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Supreme Court of Florida ____________ No. SC17-1538 ____________ THOMAS THEO BROWN, Appellant, vs. STATE OF FLORIDA, Appellee. September 13, 2018 PER CURIAM. This case is before the Court on appeal from an order granting in part and denying in part a motion to vacate a judgment of conviction of first-degree murder and a sentence of death under Florida Rule of Criminal Procedure 3.851. Because the order concerns postconviction relief from a capital conviction for which a sentence of death was imposed, this Court has jurisdiction of the appeal under article V, section 3(b)(1), of the Florida Constitution. For the reasons that follow, we affirm the postconviction court’s order. FACTS AND PROCEDURAL HISTORY Appellant Thomas Theo Brown was convicted of first-degree murder for the shooting death of Juanese Miller. This Court described the facts of the case as follows: Ms. Miller and Brown were both co-workers at a Wendy’s restaurant in Jacksonville, Florida. It is clear that they did not get along with each other. On Sunday, June 14, 2009, Ms. Miller poured ice and salt down Brown’s back. Brown, who was twenty-seven years old at the time, became visibly upset and told Ms. Miller that he did not want her to bother him. The following day (Monday), Brown and Ms. Miller were both present at a meeting held at the restaurant. At or around the time of the meeting, Ms. Miller called Brown a “p*ssy n*gger,” which offended Brown. Angelette Harley, who was both Brown’s girlfriend and a Wendy’s manager, testified that she thought Ms. Miller and Brown were both “written up.” Brown and Ms. Miller’s work hours were “cut.” Brown, who was upset, wondered why he was in trouble. Mike Emami, the Wendy’s franchisee, testified that it was brought to his attention that there was a conflict between Brown and Ms. Miller. Emami said he discussed the issue with Brown in a fairly calm manner. Emami maintained that no one was reprimanded for the ice incident. Emami was told that everything was okay between Brown and Ms. Miller. While Ms. Miller and Brown did not work together on Tuesday and Wednesday, they both worked at Wendy’s on Thursday, the day Ms. Miller was killed. On Thursday, Wendy’s employees testified that they did not notice any problems between Brown and Ms. Miller. At around 11:00 a.m., Brown made a telephone call to Ms. Harley, desiring to know why his work hours were “cut.” Emami testified that a manager informed him that Brown was upset regarding his work hours. According to Emami’s testimony, Brown could not keep up with the work demand and was consequently moved to perform a different task. -2- At approximately 12:15 p.m., Emami observed Brown working very slowly and looked unhappy. As a result, Emami pulled Brown to the back of the restaurant in order to talk with him. Emami asked Brown what was wrong and questioned Brown about his attitude. Brown became “very, very upset.” Brown and Emami were first arguing inside an office and then proceeded to argue outside of the office. Brown asked why his hours were “cut”; Emami responded that Brown would need to discuss his hours with a manager, not Emami. Brown pointed his hand in Emami’s face and said, “[Y]ou don’t f*cking know me . . . it ain’t going to be no more Wendy’s.” Brown was yelling and screaming. Emami and Brown were “fussing” loudly at each other in what was described as a “heated exchange.” Both men were mad and frustrated. An employee testified that Brown told Emami that “someone was going to kick his a* *.” Emami testified that he told Brown to leave Wendy’s at least five or six times and that if he did not leave, the police would be called; Emami, in fact, did call 911. Brown casually walked out of Wendy’s and drove off in his vehicle. An employee testified that Emami said “don’t come back,” however, Emami denied making such statement. Emami also maintained that he never told Brown that he was fired. Ms. Harley testified that she received a telephone call from Brown’s mother, which prompted Ms. Harley to “keep an eye out” for Brown. Ms. Harley arrived at Wendy’s at about 1:30 p.m. Shortly thereafter, Brown returned to the restaurant. While in the parking lot, Ms. Harley told Brown, who was still in his work uniform, that she wanted to talk to him. Brown declined and said, “[S]he [is] the reason why I don’t have my job.” Ms. Harley tried to stop Brown from going inside the restaurant. An employee of Wendy’s testified that Brown was upset, given his facial expressions. When Brown was inside the restaurant, he asked where Emami was; Emami was no longer there. Ms. Miller was ordering her lunch at the register, while standing on the customer-side of the counter. Ms. Harley testified that it appeared that Brown had no issue with Ms. Miller. Brown left the restaurant, got into his car, and put the car in reverse. Brown then got out of his car. Ms. Harley again attempted to stop Brown from coming back inside Wendy’s. Brown pushed her aside and went back inside the restaurant. Ms. Miller, who had her back to the door, did not see Brown come inside. Brown proceeded to -3- walk toward Ms. Miller. Brown, who was not trying to conceal his identity, reached under his shirt, into his waistband, and pulled out a .40 caliber Smith and Wesson semi-automatic firearm. From a range of two to three feet, Brown fired a shot at Ms. Miller. Brown then asked, “[W]here the f*ck Mike [Emami] at[?]” Brown fired more shots at Ms. Miller. Brown then walked toward the door and pushed the door open a little. Brown turned around and walked back to Ms. Miller, who was lying on the floor. Brown stood over Ms. Miller, and angrily said, “I told you I would kill you, you f*cking b*tch.” Brown fired his final shot at Ms. Miller. Before leaving Wendy’s and driving off, Brown said, “Now, you can go and tell Mike, tell Mike thanks.” There were about ten customers inside of the restaurant at the time of the shooting. In describing Brown, witnesses testified that he snapped, was agitated, angry, focused, pissed-off, and had a mad and blank look on his face. The next day (Friday), Brown was taken into custody after law enforcement located his vehicle at a Jacksonville hotel. A .40 caliber Smith and Wesson semi-automatic firearm was discovered on a dresser inside of the hotel room where Brown was apprehended. Testimony established that four shell casings recovered from the crime scene were fired from the Smith and Wesson pistol. A notebook was discovered inside Brown’s vehicle. In the notebook, there was a passage titled “My life!!!” which stated, in pertinent part: I’ve lost the only two jobs I’ve had in my life for no reason at all, but do people care? No!! The only time people in this world care, is when a person is a threat . . . I just offed a B*tch cause she was the cause of my life being f*cked up, this time. If she ain’t dead, then she will learn how serous [sic] words can be. I wanted “Mike the owner” to be there, but I guess it ain’t his time yet. The medical examiner testified that Ms. Miller received injuries to her arm, back, neck, lungs, trachea, aorta, rib, kidneys, and abdomen. The medical examiner found that Ms. Miller was also shot in the back of her head, but was unable to determine whether the head wound was inflicted as the final injury. The medical examiner opined -4- that Ms. Miller bled to death, suffering from multiple organ and vascular perforations with hemorrhage. After the State rested, Brown moved for a judgment of acquittal, claiming that there was no evidence of premeditation. The trial judge denied the motion. The defense did not present a case. Brown then renewed his motion for judgment of acquittal, which the trial court again denied. The jury, which was instructed on only firstdegree premeditated murder, convicted Brown of first-degree murder. Brown v. State, 126 So. 3d 211, 213-15 (Fla. 2013) (footnotes omitted). After the penalty phase hearing, the jury recommended a sentence of death by a vote of seven to five. Id. at 216. After weighing and considering the aggravating1 and mitigating2 factors and the jury’s recommendation, the court sentenced Brown to death on October 28, 2011. On direct appeal, Brown raised 1. In support of the death sentence, the judge found the following three statutory aggravators, assigning each of them “great weight”: (1) Brown was previously convicted of a felony involving the use of violence to the person; (2) Brown was under a sentence of imprisonment or placed on community control or on felony probation when he committed the murder; and (3) the murder was committed in a cold, calculated, and premeditated (CCP) manner and without any pretense of moral or legal justification. Id. at 216. 2. The judge found two statutory mitigators: (1) Brown was under extreme mental or emotional disturbance at the time he committed the murder (given “some weight”); and (2) Brown’s age (twenty-seven years old) at the time of the murder (given “slight weight”). Id. at 216. Additionally, the judge found the following five nonstatutory mitigating circumstances: (1) Brown experienced a difficult childhood that included but was not limited to a lack of parental guidance (given “some weight”); (2) Brown has a borderline retarded IQ (given “some weight”); (3) Brown offered to plead guilty to a sentence of life in prison (given “little” weight); (4) Brown suffers from mental illness (given “some weight”); and (5) the victim did not suffer (given “little weight”). Id. at 216 n.6. -5- five issues.3 This Court affirmed the conviction and death sentence. Id. at 221. On May 4, 2014, the Supreme Court denied certiorari review. Brown v. Florida, 134 S. Ct. 2141 (2014). On May 4, 2015, Brown filed his initial 3.851 motion for postconviction relief, raising sixteen claims. Claims 3, 4, 5, 6 and 8 pertained to Brown’s guilt phase, while claims 1, 2, 7, 9, 10, 11, 12, 13, 14, 15, and 16 pertained to Brown’s penalty phase. While Brown’s motion was pending, the United States Supreme Court decided Hurst v. Florida, 136 S. Ct. 616 (2016). On remand, this Court imposed the requirement that the findings necessary for imposing the death penalty must be found unanimously by the jury. Hurst v. State, 202 So. 3d 40, 56 (Fla. 2016). In light of this Court’s decision in Hurst, the postconviction court granted claim 16—that the Supreme Court’s decision in Hurst v. Florida invalidated Brown’s sentence of death—and found that Brown was entitled to a new penalty phase. As a result, collateral counsel withdrew claims 11, 12, 13, 14, and 15 and the postconviction court found claims 1, 2, 7, 9, and 10 moot. 3. Brown raised the following claims on direct appeal: (1) whether the trial court erred in finding the CCP aggravator; (2) whether Brown’s death sentence is a proportionately unwarranted sentence; (3) whether the penalty-phase jury instructions violated Caldwell v. Mississippi, 472 U.S 320 (1985); (4) whether Ring v. Arizona, 536 U.S 584 (2002), requires the reversal of Brown’s death sentence; and (5) whether the trial court erred in refusing to permit Brown to present guilt-phase evidence of his mental condition at the time of the murder. 126 So. 3d at 217. -6- Out of the remaining five claims related to Brown’s guilt phase, collateral counsel withdrew claims 4 and 8, and the postconviction court held an evidentiary hearing on claims 3, 5, and 6, all of which were premised upon allegations of ineffective assistance of counsel. Following the evidentiary hearing, the postconviction court denied the claims. Now before this Court, Brown appeals the denial of claim 6: that trial counsel was ineffective for failing to object to an improper comment made during the State’s closing argument. ANALYSIS Appellant argues that the postconviction court erred in finding that trial counsel was not ineffective for failing to object and move for a mistrial during the State’s closing argument. According to Appellant, he was prejudiced by trial counsel’s failure to object because the State purported to quote words of Appellant that supported the State’s argument that the murder was premeditated. Following the United States Supreme Court’s decision in Strickland v. Washington, 466 U.S. 668 (1984), this Court has held that for ineffective assistance of counsel claims to be successful, two requirements must be satisfied: First, the claimant must identify particular acts or omissions of the lawyer that are shown to be outside the broad range of reasonably competent performance under prevailing professional standards. Second, the clear, substantial deficiency shown must further be demonstrated to have so affected the fairness and reliability of the proceeding that confidence in the outcome is undermined. A court considering a claim of ineffectiveness of counsel need not make a -7- specific ruling on the performance component of the test when it is clear that the prejudice component is not satisfied. Maxwell v. Wainwright, 490 So. 2d 927, 932 (Fla. 1986) (citations omitted). Because both prongs of the Strickland test present mixed questions of law and fact, this Court employs a mixed standard of review, deferring to the circuit court’s factual findings that are supported by competent, substantial evidence, but reviewing the circuit court’s legal conclusions de novo. See Sochor v. State, 883 So. 2d 766, 771-72 (Fla. 2004). Generally, this Court’s standard of review following the denial of a postconviction claim where the trial court has conducted an evidentiary hearing affords deference to the trial court’s factual findings. McLin v. State, 827 So. 2d 948, 954 n.4 (Fla. 2002). “As long as the trial court’s findings are supported by competent substantial evidence, ‘this Court will not substitute its judgment for that of the trial court on questions of fact, likewise of the credibility of the witnesses as well as the weight to be given to the evidence by the trial court.’ ” Blanco v. State, 702 So. 2d 1250, 1252 (Fla. 1997) (quoting Demps v. State, 462 So. 2d 1074, 1075 (Fla. 1984)). Appellant claims that trial counsel was ineffective for not objecting when the State, during its closing argument, quoted Appellant as saying, “I told you I’d kill you, I had it in my mind to kill you, I’ve wanted to kill you for several days. I wanted to kill someone to take out my frustration.” During the evidentiary -8- hearing, Appellant’s trial counsel, Mr. Gazaleh, recalled the prosecutor’s closing argument and the quote in contention. He testified that he considered objecting, but based upon the prosecutor’s demeanor and tone he did not believe the prosecutor was attempting to quote Appellant. Instead, he believed the prosecutor was providing a general comment on the evidence presented at trial. This decision was based on his professional judgment and experience and falls within the wide range of professional assistance required by Strickland. Thus, Appellant fails to show that counsel’s performance was deficient. Furthermore, Appellant fails to show that he was prejudiced by trial counsel’s decision not to object to the State’s comment during closing argument. Appellant contends that the prosecutor’s misstatement wrongfully informed the jury that he admitted to premeditated murder. However, as the postconviction court noted, the record provides ample evidence that Appellant’s actions were premeditated. Specifically, “[n]umerous eyewitnesses testified at trial that [Appellant], upon learning that Mr. Emani was not at the restaurant, walked out to his car, attempted to leave, but again reentered Wendy’s before shooting the victim four times.” Then, after shooting Miller four times, Appellant said to the victim, “I told you I would kill you, you f*cking b*tch.” Following the murder, Appellant wrote in his journal: I’ve lost the only two jobs I’ve had in my life for no reason at all, but do people care? No!! The only time people in this world care, is -9- when a person is a threat . . . I just offed a B*tch cause she was the cause of my life being f*cked up, this time. If she ain’t dead, then she will learn how serous [sic] words can be. I wanted “Mike the owner” to be there, but I guess it ain’t his time yet. Appellant cannot show that but for the State’s misquote, the jury would not have found him guilty of first-degree murder. Accordingly, the postconviction court properly denied this claim. CONCLUSION For the foregoing reasons, we affirm the postconviction court’s partial denial of postconviction relief. It is so ordered. CANADY, C.J., and PARIENTE, LEWIS, QUINCE, POLSTON, LABARGA, and LAWSON, JJ., concur. NOT FINAL UNTIL TIME EXPIRES TO FILE REHEARING MOTION AND, IF FILED, DETERMINED. An Appeal from the Circuit Court in and for Duval County, Elizabeth Senterfitt, Judge - Case No. 162009CF008160AXXXMA Christopher J. Anderson, Neptune Beach, Florida, for Appellant Pamela Jo Bondi, Attorney General, Tallahassee, Florida, and Christina Z. Pacheco, Assistant Attorney General, Tampa, Florida, for Appellee - 10 -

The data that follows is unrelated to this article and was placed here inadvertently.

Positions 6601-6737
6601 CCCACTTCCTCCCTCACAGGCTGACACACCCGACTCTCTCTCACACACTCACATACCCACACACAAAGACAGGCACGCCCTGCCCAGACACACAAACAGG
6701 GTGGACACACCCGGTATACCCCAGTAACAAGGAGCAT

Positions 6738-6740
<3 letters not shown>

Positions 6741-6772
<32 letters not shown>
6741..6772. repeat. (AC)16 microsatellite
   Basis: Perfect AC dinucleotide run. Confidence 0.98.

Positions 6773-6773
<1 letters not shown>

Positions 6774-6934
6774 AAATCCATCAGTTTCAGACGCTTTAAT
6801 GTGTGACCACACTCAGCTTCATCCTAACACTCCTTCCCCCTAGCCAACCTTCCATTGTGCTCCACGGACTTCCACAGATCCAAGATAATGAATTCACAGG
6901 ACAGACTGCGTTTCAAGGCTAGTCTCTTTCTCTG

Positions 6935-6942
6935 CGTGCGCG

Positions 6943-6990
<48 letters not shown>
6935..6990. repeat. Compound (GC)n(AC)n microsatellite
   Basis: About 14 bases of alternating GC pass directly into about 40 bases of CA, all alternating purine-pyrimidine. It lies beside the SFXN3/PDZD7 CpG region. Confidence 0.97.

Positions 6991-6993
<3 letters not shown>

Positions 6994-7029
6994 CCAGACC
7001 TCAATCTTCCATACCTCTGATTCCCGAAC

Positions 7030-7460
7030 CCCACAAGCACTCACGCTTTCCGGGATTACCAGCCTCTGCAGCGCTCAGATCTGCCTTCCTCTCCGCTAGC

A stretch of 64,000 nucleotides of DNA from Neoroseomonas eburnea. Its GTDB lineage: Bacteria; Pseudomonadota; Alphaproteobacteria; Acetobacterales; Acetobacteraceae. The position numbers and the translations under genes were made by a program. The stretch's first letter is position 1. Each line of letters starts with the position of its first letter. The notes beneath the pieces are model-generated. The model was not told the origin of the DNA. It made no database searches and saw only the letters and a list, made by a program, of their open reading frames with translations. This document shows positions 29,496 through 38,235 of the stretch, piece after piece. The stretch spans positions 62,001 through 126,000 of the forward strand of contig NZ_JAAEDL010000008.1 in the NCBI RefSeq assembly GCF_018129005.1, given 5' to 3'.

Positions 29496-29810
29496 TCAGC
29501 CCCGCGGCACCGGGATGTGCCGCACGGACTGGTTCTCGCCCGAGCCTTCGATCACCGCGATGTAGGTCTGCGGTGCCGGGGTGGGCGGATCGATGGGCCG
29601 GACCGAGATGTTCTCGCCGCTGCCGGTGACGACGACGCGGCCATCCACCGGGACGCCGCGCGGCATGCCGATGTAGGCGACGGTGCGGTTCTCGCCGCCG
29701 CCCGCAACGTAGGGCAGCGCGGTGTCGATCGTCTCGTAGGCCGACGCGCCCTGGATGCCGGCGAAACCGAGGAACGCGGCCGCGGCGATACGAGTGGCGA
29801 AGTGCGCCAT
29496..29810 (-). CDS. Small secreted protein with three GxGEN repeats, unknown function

Primary Holding